ALFRED CLARK , schoolboy. At 7 a.m. on May 14 I was delivering milk at Valette Buildings, which look over Mrs. Smith's stable-yard. I was looking over the balcony when I saw four men lift a safe from one stable on the left to another stable on the right. Two of them were Page, whom I know as Weedon, and Rathbone, whom I also know. I knew Page as working for Mrs. Smith. I was afterwards taken to the police-station, where I identified them.
Cross-examined. The only person I told about this was a boy. The police first came to me on the Tuesday when I was at school. They spoke of "Rathbone" and "Weedon" to me, so that I knew who the men were that they were after. I knew their names when I saw them with the safe and I told the police I had seen them when they asked me if I knew anything about this safe and if I knew any of the men. They asked me their names and I told them.
Police-constable FREDERICK NELSON , 522 J. At 10.45 p.m., on May 14, I was in Well Street, when I saw Mrs. Cross; I did not know her before. About 3 a.m. I was in Valentine Road, which is a turning out of Well Street, when I saw the head of somebody looking over the railings of No. 16, but I was too far away to discern whether it was the head of a man or woman. I went there to ascertain if all was correct, and I saw nobody there at all. At 4.30 a.m. I saw Rathbone come up Pool Road from the direction of the Farmers' Union, and enter No. 16.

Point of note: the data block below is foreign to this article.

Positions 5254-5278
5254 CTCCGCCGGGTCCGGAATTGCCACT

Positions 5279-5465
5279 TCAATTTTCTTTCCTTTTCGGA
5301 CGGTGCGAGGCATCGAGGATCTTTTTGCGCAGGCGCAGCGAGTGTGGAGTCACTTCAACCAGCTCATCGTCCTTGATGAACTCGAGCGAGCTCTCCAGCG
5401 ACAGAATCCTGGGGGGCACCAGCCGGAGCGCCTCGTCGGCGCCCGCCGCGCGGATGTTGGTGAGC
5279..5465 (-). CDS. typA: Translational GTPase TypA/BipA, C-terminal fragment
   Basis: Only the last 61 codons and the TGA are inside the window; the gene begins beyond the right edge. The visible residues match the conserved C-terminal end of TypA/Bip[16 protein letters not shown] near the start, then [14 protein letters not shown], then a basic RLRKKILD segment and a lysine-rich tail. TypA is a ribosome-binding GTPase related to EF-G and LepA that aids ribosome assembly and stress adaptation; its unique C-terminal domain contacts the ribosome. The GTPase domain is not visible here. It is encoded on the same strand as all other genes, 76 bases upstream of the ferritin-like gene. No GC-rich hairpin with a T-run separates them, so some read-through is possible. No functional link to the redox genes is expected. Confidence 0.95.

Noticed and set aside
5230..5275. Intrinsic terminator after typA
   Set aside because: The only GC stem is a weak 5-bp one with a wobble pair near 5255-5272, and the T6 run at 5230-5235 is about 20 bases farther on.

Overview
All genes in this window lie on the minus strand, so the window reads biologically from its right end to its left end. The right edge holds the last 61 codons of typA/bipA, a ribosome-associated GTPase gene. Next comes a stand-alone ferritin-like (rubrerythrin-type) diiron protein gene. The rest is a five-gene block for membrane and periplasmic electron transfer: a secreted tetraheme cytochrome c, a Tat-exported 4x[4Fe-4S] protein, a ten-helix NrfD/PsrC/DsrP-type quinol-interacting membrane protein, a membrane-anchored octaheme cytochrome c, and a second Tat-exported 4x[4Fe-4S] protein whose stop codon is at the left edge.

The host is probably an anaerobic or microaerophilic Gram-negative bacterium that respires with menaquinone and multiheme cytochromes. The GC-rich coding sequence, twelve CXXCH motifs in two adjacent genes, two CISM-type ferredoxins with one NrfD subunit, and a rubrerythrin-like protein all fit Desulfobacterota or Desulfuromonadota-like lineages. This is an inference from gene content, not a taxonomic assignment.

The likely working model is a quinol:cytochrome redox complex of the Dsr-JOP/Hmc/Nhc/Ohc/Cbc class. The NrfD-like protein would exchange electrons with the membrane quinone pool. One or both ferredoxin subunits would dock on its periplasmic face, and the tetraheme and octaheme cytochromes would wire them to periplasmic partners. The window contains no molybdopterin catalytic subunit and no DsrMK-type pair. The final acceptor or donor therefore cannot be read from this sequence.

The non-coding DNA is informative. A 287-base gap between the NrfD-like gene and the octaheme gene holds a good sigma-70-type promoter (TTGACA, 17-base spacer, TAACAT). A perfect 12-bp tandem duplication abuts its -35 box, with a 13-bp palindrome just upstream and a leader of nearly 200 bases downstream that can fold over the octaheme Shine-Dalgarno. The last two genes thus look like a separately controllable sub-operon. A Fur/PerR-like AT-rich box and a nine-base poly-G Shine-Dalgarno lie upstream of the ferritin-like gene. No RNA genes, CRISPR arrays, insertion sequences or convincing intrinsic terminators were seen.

Cross-examined. I did not know him before.
Detective WILLIAM WOOD , G Division. At 12.30 p.m., on May 16, I was in company with another officer in Morning Lane, when Page drove up in a trap. I told him I was a police officer, and should take him into custody for being concerned on the Sunday morning with others in stealing a safe from the Farmers' Union. He said, "Yes, all right; I heard all about it." He had been drinking. I took him to the Hackney Police Station, where he was detained.
Cross-examined. On the way to the station he said, "You know this is not my game, Mr. Wood," or something to that effect. I believe what he was referring to was that he earned his living by making a book and there was no necessity for him to steal safes.